A record-shattering heat wave June 26-28 coincided with some of the year's lowest tides on Puget Sound. The combination was lethal for millions of mussels, clams, oysters, sand dollars, barnacles, sea stars, moon snails, and other tideland creatures exposed to three afternoons of intense heat.
In early April I observed what appears to be widespread disease of Arbutus trees (Arbutus menziesii) on the island. Leaf blight is a known factor affecting Arbutus trees; but I wonder if other factors such as climate change may also be contributing to what is perceived as a general decline of the species.
Over the last few years, there has been an increase in the occurrence of hail during the winter and early spring months. This type of weather is very unusual for this area. While our current experiences with hail have been mild, an increase in frequency and severity is cause for concern.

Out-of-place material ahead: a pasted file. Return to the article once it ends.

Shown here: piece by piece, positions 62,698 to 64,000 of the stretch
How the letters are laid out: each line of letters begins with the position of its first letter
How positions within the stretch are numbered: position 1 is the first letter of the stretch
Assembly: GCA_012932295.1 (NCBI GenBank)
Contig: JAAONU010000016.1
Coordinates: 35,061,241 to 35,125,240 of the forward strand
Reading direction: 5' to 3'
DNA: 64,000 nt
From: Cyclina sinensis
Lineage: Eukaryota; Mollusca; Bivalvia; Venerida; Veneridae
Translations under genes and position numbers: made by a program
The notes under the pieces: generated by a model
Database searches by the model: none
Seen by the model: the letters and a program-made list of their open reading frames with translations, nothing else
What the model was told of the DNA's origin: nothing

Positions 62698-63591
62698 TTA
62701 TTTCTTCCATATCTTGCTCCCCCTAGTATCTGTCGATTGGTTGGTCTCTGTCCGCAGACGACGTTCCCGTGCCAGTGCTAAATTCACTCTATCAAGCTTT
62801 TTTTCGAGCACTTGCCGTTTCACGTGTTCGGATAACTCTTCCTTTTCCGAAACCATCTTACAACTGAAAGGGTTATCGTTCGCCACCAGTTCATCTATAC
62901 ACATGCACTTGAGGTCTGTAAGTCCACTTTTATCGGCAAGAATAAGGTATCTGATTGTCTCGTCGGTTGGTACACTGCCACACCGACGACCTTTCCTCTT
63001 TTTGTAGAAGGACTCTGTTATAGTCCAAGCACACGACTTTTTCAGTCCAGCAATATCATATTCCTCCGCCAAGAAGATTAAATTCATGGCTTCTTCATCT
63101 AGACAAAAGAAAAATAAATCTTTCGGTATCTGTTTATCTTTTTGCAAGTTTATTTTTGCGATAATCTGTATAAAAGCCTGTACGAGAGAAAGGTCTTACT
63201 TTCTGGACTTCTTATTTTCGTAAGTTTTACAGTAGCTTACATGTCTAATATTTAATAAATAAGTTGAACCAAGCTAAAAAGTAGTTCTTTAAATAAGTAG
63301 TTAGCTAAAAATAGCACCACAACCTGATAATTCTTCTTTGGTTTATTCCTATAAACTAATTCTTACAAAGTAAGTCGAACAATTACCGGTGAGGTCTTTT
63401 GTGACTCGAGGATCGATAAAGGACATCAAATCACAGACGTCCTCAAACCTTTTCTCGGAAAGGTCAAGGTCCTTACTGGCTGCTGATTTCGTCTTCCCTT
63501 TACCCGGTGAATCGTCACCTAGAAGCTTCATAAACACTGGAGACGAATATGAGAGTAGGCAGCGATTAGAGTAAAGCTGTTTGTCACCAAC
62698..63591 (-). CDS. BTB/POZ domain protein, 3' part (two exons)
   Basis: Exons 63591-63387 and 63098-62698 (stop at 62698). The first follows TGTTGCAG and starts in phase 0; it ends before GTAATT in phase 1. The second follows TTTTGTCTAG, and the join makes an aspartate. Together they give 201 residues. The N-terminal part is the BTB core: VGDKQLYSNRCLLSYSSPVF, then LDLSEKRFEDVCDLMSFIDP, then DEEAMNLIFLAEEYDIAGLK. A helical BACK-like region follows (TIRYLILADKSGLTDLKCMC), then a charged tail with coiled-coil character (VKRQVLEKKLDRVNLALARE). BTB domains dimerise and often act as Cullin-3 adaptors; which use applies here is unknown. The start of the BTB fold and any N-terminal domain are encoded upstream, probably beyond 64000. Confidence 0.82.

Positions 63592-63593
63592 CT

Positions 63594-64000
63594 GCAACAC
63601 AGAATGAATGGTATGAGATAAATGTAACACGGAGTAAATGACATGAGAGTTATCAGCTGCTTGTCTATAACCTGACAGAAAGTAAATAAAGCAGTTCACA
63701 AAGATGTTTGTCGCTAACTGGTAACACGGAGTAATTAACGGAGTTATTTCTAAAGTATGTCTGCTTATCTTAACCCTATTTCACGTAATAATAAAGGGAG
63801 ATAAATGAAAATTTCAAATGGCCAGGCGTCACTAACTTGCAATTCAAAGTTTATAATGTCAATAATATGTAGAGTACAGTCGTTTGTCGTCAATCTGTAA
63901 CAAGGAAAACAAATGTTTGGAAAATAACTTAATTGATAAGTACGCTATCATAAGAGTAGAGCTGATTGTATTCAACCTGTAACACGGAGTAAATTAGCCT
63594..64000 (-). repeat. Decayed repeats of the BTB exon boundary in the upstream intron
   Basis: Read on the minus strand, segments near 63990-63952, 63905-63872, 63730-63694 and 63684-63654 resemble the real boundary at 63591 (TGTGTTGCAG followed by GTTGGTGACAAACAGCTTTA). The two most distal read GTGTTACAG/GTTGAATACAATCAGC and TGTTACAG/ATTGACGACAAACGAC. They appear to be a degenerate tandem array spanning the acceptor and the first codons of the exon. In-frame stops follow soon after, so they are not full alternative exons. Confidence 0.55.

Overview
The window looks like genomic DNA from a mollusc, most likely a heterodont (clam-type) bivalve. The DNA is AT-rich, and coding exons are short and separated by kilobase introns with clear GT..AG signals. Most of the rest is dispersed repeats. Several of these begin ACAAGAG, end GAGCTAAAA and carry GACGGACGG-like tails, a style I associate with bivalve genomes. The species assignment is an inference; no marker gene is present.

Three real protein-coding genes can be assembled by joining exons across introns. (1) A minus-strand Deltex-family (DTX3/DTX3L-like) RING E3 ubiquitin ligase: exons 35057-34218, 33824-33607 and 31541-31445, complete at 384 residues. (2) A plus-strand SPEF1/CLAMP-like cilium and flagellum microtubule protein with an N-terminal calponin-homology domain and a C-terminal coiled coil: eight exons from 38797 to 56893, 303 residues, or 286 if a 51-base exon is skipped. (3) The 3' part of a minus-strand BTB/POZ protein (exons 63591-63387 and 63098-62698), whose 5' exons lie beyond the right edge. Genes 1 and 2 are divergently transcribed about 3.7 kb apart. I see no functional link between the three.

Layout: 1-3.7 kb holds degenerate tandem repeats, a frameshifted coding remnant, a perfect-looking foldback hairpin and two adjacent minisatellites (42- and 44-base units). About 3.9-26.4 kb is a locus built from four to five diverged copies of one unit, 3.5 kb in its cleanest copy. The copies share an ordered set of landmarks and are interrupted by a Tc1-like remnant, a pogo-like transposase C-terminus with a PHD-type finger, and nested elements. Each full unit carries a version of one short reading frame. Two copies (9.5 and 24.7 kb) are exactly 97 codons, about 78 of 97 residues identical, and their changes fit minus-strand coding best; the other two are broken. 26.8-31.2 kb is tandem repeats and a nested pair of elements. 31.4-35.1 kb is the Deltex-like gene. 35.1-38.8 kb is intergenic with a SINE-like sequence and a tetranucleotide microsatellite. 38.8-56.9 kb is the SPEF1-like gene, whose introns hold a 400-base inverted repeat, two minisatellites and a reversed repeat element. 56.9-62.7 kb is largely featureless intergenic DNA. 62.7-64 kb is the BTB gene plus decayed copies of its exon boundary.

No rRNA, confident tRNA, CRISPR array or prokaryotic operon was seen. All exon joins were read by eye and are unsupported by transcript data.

Drought levels have been raised already for parts of the province and Dave Campbell, with the B.C. River Forecast Centre, says the current forecast points to drought conditions provincewide in the coming weeks.
A growing die off of native Western Red Cedar trees is becoming visible right across East Vancouver Island now. Experts say its a symptom of climate change and as Skye Ryan reports, its changing the forests we've come to know across this region.
The potentially fatal death cap mushrooms that killed a three-year-old boy last year are popping up early in Uplands. The mushroom, known by the scientific name Amanita phalloides, was discovered.